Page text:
While watching my kids participate in Tae-Kwon-Do (Korean Martial Arts), I was impressed by the way Tae-Kwon-Do students progress from raw beginner to master of the art. Tae-Kwon-Do students are awarded colored belts after they demonstrate mastery of progressively more advanced skills. Beginning at white-belt, students learn skills like basic kicks, stances, blocks, and punches. Using white-belt (the first belt) as an example, the student gets a yellow, green, red, or black strip of tape on their belt. After they earn all four tape strips on their belt, the student demonstrates their new skills to their Master during a formal test. If they pass the test, they are awarded a yellow-belt (the second belt). This process repeats itself through about thirteen different colored belts, each with its own set of requirements, ending with the coveted black-belt.
I’ve adapted this framework for training bagpipers. I’ve found that by dividing the range of skills needed to play the bagpipes (at a basic level) into manageable groups, my students are better able to focus and better able to digest the tasks-at-hand. There is a sense of accomplishment for learning a new skill and earning a new belt. The student is less likely to become overwhelmed with the daunting task of trying to “finish the book”. In the Pipes-Kwon-Do method, students receive a wide strip of colored tape on their practice chanter to indicate their “belt”. They then receive a smaller “stripe” of green, white, red, and yellow tape as they learn the individual skills needed to earn the next belt. This method also makes the instructor’s job of tracking student progress much easier because the instructor can just look at the tape on the student’s chanter to determine what the student still needs to work on.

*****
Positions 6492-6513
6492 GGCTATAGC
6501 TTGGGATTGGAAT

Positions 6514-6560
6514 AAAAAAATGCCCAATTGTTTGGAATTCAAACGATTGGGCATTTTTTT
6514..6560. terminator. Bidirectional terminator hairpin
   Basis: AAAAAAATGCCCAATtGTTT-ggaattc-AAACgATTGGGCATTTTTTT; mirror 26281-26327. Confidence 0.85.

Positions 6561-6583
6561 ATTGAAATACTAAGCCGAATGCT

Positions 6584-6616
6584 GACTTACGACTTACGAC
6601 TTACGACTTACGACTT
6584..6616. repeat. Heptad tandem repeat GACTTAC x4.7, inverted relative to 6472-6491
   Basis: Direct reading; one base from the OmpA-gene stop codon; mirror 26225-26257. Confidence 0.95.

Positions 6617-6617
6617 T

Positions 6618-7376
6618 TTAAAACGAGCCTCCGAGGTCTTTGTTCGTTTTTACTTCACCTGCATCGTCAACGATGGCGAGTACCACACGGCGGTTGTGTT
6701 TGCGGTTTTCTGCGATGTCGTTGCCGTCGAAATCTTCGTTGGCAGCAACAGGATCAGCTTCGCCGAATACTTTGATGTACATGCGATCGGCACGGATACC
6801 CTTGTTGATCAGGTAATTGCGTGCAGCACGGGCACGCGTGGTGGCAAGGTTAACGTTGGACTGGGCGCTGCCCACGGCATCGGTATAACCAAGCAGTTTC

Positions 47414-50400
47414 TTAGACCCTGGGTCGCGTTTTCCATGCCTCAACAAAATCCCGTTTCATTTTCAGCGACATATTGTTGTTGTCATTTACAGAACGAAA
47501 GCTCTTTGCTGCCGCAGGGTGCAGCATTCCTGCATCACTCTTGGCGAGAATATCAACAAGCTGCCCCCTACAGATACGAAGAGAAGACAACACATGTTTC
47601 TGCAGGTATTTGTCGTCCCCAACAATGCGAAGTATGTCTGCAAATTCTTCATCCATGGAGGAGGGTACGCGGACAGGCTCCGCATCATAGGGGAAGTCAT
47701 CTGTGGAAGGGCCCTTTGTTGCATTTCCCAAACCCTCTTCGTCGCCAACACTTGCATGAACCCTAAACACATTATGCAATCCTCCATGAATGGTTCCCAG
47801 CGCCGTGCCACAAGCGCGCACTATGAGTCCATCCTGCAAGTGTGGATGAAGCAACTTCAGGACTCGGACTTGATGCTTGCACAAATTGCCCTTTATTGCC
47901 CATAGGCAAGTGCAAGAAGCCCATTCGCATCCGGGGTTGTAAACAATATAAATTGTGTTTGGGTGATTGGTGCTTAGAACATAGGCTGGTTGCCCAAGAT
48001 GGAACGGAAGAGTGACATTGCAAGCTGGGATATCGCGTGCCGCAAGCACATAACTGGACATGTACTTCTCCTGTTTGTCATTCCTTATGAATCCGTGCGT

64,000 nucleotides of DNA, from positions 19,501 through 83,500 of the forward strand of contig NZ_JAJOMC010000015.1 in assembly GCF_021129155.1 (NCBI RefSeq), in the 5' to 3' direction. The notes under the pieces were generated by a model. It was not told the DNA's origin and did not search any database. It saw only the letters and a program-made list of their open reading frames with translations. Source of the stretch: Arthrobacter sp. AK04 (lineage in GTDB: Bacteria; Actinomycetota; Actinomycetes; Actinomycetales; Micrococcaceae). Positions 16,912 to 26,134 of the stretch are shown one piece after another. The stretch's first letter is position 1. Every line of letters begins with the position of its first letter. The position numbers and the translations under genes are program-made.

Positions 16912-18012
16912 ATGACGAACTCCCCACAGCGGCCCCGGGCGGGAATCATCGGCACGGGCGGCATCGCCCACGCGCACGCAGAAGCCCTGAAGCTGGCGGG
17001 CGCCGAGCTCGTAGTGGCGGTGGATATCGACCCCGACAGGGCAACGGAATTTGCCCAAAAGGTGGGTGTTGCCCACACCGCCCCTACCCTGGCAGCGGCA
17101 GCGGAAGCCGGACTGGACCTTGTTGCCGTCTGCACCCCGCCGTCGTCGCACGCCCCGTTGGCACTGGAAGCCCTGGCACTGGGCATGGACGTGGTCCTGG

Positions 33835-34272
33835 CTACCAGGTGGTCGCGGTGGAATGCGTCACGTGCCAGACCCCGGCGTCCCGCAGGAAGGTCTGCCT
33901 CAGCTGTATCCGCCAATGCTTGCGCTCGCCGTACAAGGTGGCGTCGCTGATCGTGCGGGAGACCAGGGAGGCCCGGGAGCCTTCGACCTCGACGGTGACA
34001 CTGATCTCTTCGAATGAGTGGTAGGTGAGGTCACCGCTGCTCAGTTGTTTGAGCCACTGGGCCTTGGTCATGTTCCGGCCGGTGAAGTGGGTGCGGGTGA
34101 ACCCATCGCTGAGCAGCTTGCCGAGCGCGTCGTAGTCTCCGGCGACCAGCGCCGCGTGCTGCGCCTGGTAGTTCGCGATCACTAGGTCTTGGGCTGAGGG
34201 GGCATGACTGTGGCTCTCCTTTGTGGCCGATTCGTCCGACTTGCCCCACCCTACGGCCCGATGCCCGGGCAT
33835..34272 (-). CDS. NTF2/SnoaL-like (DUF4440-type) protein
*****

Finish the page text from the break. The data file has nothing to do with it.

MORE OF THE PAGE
Here is what a student must do to earn a white-belt in Pipes-Kwon-Do:
|White Belt||Yellow||Identify the names of the notes on the staff.|
|Red||Display the proper finger positions for each of the 9 notes.|
|Green||Play a scale forward and reverse. Describe a “crossing noise”. Play note transitions without crossing noises.|
|White||Play simple note progressions.|
Pipes-Kwon-Do has seven belts. A student who completes the black-belt is considered a competent beginner bagpiper who could begin participating in a pipe band or competing in solo competitions.